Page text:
I don’t write much about fresh sausage, mainly because we generally stick to the two recipes I’ve already put online, my Thurlaston sausage and Lincolnshire sausage. However, I thought I’d do something different for a change and chose to make Pork and Apple sausages. Now I’ve tried these before and wasn’t happy with the results so I trawled the web to see what I could plagiarise from other people! The results received rave reviews from the family, so here’s my recipe with thanks to Welsh Wizard and Parson Snows from the sausagemaking.org forum on whose recipes’ it’s loosely based:
Sausage Seasoning Mix
3g White Pepper
1g Fresh Rosemary
0.5g Dried Sage
Chop Rosemary then mix together well. I mixed them in a coffee grinder.
For 1kg of meat
1kg Locally Produced Pork Shoulder (about 20% visible fat)
40g Dried Apple
110g Apple juice plus extra (see below)
20.5g Seasoning mix (above)
Start with about 400ml of good-quality apple juice. Boil it in a pan until it is reduced by half and leave it to cool. Then soak the dried apples in it for about 1 hour before chopping them.
Having kept the pork in a very cold fridge, mince it. I minced it through a plate with 6mm holes and then through one with 4.5mm holes. Add the rusk, seasoning, and chopped apple and then pour 110gm (110ml roughly) of the remaining apple juice over. Either mix by hand until you think you’re going to get frostbite or use a Kenwood-type food mixer (not a food processor) to mix it for 3 or 4 minutes until the mixture is sticky sausage meat. That is, it changes from just a burger-type mix into a sticky mass; the smell seems to change too. It’s hard to describe but you need to do this to develop the myosin in the meat that will stop the sausage from becoming dry and crumbly when you cook it. You may need to add a little more apple juice to get a good mix. Don’t add more than an extra 20ml – 25ml though, otherwise, the sausage will spit like a camel when you fry it!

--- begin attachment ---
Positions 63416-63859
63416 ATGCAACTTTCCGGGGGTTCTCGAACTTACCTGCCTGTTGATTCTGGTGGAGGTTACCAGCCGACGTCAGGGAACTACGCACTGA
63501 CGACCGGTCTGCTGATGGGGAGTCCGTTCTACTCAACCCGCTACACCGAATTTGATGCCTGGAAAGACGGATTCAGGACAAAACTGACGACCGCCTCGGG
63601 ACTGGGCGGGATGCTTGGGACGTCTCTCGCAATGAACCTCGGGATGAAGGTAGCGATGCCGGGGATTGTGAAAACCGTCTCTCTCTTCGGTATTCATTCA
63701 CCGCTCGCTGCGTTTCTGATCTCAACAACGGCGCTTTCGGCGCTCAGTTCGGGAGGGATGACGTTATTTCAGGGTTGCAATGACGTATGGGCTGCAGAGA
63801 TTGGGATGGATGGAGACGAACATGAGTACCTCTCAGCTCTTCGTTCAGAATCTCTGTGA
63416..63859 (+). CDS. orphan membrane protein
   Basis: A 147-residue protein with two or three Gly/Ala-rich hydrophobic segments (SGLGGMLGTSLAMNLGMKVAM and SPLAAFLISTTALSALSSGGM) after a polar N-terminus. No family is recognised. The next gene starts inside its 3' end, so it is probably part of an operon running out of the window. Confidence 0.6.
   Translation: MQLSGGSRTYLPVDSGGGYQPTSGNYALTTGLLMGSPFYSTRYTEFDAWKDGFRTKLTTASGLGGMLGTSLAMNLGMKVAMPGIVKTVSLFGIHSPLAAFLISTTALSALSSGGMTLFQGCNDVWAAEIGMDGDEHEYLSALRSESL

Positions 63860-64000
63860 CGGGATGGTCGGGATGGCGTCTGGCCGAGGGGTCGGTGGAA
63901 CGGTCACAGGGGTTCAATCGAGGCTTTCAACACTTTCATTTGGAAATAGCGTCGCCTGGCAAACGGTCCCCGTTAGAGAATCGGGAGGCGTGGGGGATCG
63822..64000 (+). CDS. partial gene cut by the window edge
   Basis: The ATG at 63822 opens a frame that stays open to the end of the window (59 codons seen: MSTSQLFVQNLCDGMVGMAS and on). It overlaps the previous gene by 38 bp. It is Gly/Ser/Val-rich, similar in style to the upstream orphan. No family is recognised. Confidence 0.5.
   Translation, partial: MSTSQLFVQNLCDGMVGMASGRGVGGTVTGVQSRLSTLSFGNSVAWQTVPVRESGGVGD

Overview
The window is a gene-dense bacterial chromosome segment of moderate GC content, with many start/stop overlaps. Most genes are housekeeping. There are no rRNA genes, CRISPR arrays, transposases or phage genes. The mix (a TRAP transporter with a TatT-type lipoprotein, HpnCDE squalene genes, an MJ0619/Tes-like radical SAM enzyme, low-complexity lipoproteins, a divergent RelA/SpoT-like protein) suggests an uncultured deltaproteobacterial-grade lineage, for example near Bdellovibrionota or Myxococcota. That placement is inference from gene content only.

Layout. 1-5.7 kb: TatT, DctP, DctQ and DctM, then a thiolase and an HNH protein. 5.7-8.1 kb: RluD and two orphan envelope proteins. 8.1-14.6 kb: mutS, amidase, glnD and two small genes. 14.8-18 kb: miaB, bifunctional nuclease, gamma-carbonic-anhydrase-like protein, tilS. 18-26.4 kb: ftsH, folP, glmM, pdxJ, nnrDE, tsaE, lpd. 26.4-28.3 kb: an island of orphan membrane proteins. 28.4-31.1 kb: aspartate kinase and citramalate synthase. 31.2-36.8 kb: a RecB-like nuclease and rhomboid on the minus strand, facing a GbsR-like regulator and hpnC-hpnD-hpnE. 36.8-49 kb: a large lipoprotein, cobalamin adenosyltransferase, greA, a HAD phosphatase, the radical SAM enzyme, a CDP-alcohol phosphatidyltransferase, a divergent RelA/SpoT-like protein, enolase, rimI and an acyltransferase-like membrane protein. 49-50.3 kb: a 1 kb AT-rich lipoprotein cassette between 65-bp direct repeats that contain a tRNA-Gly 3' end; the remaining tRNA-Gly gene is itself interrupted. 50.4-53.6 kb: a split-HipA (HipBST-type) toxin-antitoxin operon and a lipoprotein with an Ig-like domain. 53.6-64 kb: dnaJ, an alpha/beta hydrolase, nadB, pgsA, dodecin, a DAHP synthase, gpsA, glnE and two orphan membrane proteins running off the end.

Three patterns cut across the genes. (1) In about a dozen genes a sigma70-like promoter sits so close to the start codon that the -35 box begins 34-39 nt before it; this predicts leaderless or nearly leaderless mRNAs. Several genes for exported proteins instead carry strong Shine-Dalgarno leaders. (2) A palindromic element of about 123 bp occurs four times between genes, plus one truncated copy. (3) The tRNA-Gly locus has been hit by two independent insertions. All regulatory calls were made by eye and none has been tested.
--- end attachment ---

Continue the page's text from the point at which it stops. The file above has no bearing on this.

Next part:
Stuff the sausage into pre-soaked casings (follow the supplier’s advice for soaking the casings), then hang them to ‘bloom’ (develop flavour) in the fridge for 6 – 8 hours. Some fridges are very dry so check the sausages regularly and if they appear to be drying out too quickly put them on a tray and cover them for the rest of the ‘blooming’ period.
You could use cider instead of apple juice in this recipe. Preferably a local one.
The only disappointing thing about these sausages is that I had to buy imported dried apples; it looks like I’m going to have to dry some myself when they’re next in season